Pakistan’s first transgender newsreader says she’s ‘overwhelmed’ with support after debut broadcast
A trans woman in Pakistan has made history after being the first transgender person to report on national television.
Marvia Malik made her debut on the Kohenoor news channel last week, which quickly spread across social media and gained international attention.
Speaking after her first broadcast, Malik expressed her thanks for the support and said she was overwhelmed.
“I got a lot of appreciation from those associated with the fashion industry when I did catwalk modelling two weeks back, and now this … it’s quite overwhelming,” she said to Reuters.
“I was thrown out after (10th grade) after which I joined a beauty salon, earned just about enough to put myself through college, but it was not easy. My story is no different from that of a hijra on the street you see begging.”
Transgender people in Pakistan face alarming rates of discrimination and violence, which sadly is often deadly.
Last week the 21-year-old also debuted as the first trans model at Pakistan Fashion Design Council’s annual show shortly before her first broadcast.
Since the show, Malik has had several offers to become a professional model, however she is determined to remain in journalism to advocate for other trans people.
“I have several modelling offers that I’m considering, but I want to do something for my community that I feel is way behind,” she said to Images.
“I want to strengthen my people. Everywhere we go, a transgender person is looked down upon.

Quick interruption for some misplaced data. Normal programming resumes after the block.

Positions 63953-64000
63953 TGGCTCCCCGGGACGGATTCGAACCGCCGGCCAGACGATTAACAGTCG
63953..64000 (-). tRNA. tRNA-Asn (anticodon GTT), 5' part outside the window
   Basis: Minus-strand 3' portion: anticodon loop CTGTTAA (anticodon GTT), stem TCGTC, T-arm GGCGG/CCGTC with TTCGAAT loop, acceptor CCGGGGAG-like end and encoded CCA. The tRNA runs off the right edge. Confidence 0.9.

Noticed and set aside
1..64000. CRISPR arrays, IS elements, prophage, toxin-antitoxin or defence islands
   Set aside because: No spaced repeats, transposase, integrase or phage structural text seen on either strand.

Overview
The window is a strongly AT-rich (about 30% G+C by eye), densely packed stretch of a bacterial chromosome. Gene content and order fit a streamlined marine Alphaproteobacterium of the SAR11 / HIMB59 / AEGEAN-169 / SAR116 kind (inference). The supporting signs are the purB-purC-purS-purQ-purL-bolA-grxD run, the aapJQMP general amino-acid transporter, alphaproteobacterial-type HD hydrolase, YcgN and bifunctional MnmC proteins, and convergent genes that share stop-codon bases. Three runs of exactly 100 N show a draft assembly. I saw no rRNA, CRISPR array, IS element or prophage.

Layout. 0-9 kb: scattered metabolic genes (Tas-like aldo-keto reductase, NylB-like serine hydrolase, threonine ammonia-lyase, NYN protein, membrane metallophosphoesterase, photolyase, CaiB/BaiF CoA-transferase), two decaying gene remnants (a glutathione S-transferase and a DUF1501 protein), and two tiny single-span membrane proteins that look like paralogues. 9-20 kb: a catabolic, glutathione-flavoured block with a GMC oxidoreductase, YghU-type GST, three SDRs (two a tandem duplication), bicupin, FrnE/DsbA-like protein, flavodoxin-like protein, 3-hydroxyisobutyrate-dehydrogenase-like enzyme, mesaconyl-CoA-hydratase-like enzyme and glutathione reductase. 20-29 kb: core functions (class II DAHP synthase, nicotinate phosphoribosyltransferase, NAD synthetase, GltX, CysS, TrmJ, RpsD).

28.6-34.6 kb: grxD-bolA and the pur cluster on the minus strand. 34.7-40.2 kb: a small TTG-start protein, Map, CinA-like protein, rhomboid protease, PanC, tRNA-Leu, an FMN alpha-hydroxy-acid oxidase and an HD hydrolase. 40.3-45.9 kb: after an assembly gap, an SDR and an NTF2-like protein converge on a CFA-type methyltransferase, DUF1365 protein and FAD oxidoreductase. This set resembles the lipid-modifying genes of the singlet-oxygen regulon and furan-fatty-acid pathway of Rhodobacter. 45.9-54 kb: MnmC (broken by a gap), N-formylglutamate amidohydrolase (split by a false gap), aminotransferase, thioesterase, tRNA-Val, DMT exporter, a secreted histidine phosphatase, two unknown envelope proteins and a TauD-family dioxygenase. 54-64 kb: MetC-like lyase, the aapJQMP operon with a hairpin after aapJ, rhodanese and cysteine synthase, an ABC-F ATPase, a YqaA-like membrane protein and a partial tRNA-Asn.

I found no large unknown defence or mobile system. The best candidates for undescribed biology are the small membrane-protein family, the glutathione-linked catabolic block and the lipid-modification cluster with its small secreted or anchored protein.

“But there’s nothing we can’t do; we’re educated, have degrees, but no opportunities, no encouragement. This is what I want to change.”
Speaking to the BBC, Malik spoke out on behalf of other trans people in Pakistan, opening up about her struggle as a trans person.
She said: “The dream that I saw for myself, I was able to climb on the first stair to achieving it.
“Our community should be treated equally and there must not be any gender discrimination. We should be given equal rights and be considered ordinary citizens, instead of third-gender.”
Earlier this year Pakistan made the historic decision to improve the lives of trans people by removing the need for medical approval before transitioning.
Trans people will now be recognised as their gender without requiring consent from a medical board.
They will also now have the same protections to dignity and security as other citizens of Pakistan.
Transgender people in Pakistan will now be defined as “any person whose gender identity and/or gender expression differs from the social norms and cultural expectations based on the sex they were assigned at the time of their birth”.
Pakistan has taken several steps towards equality for trans people.
Earlier in October, a Pakistani university offered free education to trans students.
But despite these moves, violence and sexual attacks on trans people are still common in the Muslim country.
Two other trans women were left brutally beaten when five men broke into the house rented by a group of trans women in the capital, Karachi.
And just a few weeks earlier, a gang of armed men opened fire on a group of trans people.
One trans person was killed in the attack, which was also committed in the capital.